A sky shot occurs when the ball is struck by the very top part of the clubface, otherwise known as the top edge. As a result, the ball will shoot up very high into the air. Sky shots usually occur from the tee box, where the use of tees is permitted and which allow for the club to travel almost entirely underneath the ball if it is placed too high.
Consequence: While a sky shot will stay in the air for a relatively long time, it will not do so because it has traveled far from where it was hit. Instead it will mostly climb up very high into the air and descend without traveling forward very much.
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Double Tap | Double Hit
A double tap occurs when the golfer’s clubhead strikes the ball twice, the first time when the ball is on the ground and the second time shortly after when the ball is off the ground. This type of golf shot error usually occurs near the green during chip shots, when the ball is launched slowly enough for the club to catch up to it after hitting it a first time.
Consequence: According to the official rules, a double hit is to be recorded as one stroke plus one penalty stroke. Also, a double hit will often result in the ball not traveling as far forward as initially planned.
‘Overclubing’ is the act of taking a club that will send the ball over a longer distance than what would normally be required. For example, a golfer will overclub if he selects his 7-iron – which he normally uses for 150 yard shots – for a target that is 140 yards away. It should be noted that overclubing can be done mistakenly or it can be done strategically. Indeed, a golfer who is facing a shot that is directly against the wind will be smart to overclub since the wind will shorten the distance traveled by the ball in the air.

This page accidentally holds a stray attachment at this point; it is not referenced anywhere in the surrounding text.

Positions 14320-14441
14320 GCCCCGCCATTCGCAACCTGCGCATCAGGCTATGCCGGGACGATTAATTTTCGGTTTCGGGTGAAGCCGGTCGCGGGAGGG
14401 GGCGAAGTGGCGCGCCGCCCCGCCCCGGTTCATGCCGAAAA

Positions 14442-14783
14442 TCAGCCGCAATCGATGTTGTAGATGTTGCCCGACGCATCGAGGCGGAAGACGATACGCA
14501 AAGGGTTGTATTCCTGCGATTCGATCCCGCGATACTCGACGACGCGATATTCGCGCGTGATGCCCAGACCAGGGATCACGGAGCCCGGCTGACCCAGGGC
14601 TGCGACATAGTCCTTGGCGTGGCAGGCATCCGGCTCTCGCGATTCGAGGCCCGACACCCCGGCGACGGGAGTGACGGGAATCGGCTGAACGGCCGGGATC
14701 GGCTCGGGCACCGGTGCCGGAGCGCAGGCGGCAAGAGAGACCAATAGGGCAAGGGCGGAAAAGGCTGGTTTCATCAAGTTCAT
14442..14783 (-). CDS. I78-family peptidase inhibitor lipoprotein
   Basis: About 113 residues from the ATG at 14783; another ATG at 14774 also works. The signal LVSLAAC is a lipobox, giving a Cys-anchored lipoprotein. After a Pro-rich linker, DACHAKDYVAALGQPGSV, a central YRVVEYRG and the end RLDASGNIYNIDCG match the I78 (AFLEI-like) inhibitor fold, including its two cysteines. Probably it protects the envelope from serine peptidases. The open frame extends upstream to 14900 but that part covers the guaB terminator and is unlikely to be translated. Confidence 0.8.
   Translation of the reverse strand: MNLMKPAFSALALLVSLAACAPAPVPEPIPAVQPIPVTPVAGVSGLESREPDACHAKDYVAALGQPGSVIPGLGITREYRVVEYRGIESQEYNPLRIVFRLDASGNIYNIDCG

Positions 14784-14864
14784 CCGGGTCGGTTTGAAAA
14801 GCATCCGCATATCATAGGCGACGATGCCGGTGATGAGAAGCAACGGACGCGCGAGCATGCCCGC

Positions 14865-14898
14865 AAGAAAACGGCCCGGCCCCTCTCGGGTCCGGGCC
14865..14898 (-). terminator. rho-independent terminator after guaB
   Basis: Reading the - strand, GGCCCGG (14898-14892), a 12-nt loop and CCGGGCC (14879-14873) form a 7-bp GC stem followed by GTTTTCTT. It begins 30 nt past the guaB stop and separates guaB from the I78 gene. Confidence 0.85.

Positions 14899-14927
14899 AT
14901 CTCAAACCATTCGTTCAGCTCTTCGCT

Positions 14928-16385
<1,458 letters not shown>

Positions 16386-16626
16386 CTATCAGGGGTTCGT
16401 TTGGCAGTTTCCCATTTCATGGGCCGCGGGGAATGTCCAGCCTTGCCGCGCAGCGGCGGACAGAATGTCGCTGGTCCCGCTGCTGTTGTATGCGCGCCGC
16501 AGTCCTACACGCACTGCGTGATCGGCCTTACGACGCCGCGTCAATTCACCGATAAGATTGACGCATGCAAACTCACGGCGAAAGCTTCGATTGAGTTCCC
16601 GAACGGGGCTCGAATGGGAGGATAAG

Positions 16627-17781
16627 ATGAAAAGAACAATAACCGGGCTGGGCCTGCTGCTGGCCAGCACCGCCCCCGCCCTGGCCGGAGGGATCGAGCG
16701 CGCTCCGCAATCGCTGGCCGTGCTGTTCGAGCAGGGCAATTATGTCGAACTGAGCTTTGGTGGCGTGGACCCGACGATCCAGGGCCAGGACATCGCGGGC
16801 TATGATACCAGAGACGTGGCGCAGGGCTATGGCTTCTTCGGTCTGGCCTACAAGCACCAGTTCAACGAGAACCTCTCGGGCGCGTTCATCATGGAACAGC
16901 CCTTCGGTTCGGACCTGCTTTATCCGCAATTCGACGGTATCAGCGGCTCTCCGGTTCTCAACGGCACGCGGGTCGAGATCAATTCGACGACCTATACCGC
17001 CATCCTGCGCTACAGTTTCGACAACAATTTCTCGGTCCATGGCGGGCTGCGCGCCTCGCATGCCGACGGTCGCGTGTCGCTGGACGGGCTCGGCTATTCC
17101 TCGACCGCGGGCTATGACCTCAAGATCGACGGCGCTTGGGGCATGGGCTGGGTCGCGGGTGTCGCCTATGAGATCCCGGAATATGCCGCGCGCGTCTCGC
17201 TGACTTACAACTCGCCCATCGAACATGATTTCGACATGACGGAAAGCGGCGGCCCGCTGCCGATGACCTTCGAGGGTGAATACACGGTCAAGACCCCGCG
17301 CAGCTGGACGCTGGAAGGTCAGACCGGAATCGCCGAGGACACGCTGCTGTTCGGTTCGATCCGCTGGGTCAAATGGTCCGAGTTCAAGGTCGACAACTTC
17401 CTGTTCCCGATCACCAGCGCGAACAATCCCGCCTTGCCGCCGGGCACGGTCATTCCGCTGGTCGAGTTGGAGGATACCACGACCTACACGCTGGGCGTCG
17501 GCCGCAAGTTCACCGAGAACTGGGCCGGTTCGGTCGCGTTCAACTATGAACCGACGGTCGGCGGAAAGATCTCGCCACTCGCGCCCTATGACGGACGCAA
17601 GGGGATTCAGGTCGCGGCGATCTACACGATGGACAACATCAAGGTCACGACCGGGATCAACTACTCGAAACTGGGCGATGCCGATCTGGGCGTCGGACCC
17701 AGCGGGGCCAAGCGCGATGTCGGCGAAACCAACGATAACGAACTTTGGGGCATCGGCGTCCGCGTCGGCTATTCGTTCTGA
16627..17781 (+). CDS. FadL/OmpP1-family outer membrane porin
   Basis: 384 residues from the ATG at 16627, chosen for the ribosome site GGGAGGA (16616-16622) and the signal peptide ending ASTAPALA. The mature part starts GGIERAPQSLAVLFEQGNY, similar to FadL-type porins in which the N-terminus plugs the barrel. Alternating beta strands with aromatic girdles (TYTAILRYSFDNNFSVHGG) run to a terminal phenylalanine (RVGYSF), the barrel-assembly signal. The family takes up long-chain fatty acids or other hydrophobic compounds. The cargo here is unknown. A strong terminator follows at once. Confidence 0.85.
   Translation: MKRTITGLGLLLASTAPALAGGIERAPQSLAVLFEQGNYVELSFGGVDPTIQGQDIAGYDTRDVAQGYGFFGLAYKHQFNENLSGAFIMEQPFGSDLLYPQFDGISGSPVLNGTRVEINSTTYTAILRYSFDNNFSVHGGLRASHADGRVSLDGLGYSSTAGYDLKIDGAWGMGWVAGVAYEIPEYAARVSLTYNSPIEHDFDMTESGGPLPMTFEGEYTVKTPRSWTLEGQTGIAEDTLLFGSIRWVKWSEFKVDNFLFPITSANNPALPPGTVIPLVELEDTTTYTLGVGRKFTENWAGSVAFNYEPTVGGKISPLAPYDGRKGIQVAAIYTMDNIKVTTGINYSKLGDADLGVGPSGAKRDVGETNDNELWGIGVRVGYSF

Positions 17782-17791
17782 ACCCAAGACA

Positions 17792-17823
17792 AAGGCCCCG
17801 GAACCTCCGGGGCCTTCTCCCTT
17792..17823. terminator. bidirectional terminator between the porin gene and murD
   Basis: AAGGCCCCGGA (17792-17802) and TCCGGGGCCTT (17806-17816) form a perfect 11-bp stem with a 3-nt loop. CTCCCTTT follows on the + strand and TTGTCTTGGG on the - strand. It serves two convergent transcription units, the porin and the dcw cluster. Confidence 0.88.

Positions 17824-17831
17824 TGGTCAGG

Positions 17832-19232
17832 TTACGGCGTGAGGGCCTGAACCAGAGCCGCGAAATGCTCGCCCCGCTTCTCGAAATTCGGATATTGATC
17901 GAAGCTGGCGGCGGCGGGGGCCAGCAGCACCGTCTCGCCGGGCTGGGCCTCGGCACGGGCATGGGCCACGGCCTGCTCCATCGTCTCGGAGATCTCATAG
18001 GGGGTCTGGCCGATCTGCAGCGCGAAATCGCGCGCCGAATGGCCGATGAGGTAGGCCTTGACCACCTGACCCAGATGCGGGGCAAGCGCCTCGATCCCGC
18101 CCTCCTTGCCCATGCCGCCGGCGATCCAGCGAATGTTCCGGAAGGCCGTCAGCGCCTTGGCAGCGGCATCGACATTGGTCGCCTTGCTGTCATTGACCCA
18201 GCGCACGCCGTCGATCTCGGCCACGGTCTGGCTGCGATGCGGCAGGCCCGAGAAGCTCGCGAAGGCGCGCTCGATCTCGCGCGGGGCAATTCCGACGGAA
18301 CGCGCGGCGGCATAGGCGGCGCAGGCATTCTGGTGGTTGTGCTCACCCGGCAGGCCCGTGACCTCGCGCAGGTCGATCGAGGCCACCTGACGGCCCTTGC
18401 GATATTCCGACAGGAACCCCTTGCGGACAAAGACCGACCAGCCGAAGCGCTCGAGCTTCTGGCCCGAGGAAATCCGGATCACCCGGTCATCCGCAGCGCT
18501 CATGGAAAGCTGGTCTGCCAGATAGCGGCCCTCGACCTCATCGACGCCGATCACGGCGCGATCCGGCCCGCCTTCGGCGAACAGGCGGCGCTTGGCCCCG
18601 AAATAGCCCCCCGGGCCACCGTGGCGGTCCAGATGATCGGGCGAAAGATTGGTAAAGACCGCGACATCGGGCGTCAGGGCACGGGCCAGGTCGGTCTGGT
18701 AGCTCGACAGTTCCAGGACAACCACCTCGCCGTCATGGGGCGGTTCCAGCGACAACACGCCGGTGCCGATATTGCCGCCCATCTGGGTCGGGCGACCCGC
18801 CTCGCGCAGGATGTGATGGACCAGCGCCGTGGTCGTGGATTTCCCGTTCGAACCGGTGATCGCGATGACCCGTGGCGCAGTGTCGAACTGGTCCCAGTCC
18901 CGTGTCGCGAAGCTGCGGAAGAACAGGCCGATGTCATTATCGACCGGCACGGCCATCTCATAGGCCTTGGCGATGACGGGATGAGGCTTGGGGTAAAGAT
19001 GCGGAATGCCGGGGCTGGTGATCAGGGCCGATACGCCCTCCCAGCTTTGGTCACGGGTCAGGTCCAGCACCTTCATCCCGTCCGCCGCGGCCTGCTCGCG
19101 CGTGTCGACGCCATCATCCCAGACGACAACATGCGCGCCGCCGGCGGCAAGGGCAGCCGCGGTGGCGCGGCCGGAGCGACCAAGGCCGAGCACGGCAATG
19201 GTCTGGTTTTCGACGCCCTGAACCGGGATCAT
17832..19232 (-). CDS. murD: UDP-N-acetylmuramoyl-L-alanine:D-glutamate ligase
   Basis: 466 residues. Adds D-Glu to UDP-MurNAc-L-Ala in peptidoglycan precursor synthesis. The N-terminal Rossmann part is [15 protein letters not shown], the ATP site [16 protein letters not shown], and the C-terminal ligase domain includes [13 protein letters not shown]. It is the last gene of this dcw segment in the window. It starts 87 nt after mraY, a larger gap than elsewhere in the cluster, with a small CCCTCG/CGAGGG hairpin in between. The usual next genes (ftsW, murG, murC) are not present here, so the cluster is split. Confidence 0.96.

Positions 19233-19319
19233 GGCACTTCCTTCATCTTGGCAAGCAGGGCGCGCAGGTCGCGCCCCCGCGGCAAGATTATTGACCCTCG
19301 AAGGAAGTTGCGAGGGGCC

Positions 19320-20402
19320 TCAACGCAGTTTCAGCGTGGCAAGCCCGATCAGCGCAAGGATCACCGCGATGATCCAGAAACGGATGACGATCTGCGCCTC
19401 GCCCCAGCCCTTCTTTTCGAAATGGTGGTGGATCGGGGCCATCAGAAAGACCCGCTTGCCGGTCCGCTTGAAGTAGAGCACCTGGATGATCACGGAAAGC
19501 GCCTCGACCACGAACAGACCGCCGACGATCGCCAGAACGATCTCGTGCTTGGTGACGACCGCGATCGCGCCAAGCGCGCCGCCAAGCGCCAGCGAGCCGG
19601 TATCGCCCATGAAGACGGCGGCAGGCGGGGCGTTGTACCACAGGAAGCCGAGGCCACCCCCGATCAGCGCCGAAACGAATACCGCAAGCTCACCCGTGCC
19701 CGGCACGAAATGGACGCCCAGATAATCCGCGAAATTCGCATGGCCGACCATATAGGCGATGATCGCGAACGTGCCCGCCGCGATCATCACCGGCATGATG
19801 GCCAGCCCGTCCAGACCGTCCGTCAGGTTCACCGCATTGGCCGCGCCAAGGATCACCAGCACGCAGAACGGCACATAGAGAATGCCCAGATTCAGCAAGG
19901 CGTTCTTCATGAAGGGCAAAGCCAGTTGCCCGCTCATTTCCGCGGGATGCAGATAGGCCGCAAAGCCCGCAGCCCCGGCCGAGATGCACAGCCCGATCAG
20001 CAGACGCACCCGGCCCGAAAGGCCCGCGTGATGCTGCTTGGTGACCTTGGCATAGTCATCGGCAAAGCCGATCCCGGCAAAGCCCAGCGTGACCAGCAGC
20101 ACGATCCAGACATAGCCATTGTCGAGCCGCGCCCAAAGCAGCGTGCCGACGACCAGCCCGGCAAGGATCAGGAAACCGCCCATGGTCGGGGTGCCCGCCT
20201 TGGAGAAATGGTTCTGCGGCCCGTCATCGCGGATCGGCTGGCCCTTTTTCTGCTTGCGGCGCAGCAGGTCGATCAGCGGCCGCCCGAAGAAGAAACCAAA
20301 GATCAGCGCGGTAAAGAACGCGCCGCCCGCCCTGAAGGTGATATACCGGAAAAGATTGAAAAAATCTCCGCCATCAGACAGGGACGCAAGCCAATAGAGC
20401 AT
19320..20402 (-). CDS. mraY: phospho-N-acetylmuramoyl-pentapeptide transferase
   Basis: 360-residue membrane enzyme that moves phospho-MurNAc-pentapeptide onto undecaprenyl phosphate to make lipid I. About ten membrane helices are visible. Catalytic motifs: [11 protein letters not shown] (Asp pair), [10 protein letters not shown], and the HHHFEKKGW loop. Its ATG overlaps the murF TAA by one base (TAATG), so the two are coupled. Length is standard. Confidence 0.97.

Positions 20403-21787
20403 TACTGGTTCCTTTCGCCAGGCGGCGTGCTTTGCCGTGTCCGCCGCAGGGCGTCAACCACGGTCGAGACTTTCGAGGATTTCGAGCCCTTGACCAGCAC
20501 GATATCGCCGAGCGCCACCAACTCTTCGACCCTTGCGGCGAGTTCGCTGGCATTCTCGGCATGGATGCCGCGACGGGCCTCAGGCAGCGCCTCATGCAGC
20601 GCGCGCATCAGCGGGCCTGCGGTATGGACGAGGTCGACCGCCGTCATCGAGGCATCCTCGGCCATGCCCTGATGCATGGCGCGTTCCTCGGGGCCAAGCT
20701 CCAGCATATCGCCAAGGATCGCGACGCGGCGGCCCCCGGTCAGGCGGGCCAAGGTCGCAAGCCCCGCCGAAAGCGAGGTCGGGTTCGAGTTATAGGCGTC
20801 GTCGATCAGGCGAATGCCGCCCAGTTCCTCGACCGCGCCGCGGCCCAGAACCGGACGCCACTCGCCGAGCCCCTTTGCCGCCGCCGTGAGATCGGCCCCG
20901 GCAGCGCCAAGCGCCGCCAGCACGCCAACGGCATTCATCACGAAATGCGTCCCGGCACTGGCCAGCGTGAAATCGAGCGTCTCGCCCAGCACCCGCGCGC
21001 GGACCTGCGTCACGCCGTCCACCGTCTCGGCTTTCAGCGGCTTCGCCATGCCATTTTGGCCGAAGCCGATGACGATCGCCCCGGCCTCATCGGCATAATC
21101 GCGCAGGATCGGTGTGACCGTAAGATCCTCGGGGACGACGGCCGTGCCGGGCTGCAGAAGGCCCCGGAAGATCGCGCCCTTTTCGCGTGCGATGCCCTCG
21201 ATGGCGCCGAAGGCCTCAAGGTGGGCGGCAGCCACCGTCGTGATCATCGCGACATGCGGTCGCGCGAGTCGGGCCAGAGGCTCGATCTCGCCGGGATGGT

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‘Underclubing’ is the act of taking a club that will send the ball over a shorter distance than what would normally be required. For example, a golfer will underclub if he selects his 9-iron – which he normally uses for 130 yard shots – for a target that is 140 yards away.
As with overclubing, it should be noted that underclubing can be done in error or it can be done on purpose. A golfer whose next shot will travel along with strong back wind will be smart to underclub since the wind will lengthen the distance traveled by the ball in the air.
More on: How to Fix Underclub Errors
The name of the second shot from the tee-box that a golfer is allowed to take without penalty. Because of their friendliness to a golfer’s scorecard, mulligans are never allowed in tournament play and are used instead in very casual games.
How many mulligans are allowed during a round of golf?
Actually, mulligans are not permitted at all if one is to follow the the official rules of golf. Instead they can be tolerated when negotiated amongst friends during a round.
The name of the second shot that a golfer is allowed to take without penalty, specifically from the tee-box on hole #1. Or in other words, a happy ball is the alternative name for a mulligan when it is hit from the very first hole.
How many happy balls are allowed during a round of golf?
As is the case with mulligans, the rules of golf don’t actually permit golfers to use happy balls, or in other words to not be penalized by a bad drive. Regardless, a happy ball is the designation of a mulligan when it is hit from the first tee, and as such a golfer could theoretically only be allowed one happy ball during a round of eighteen holes.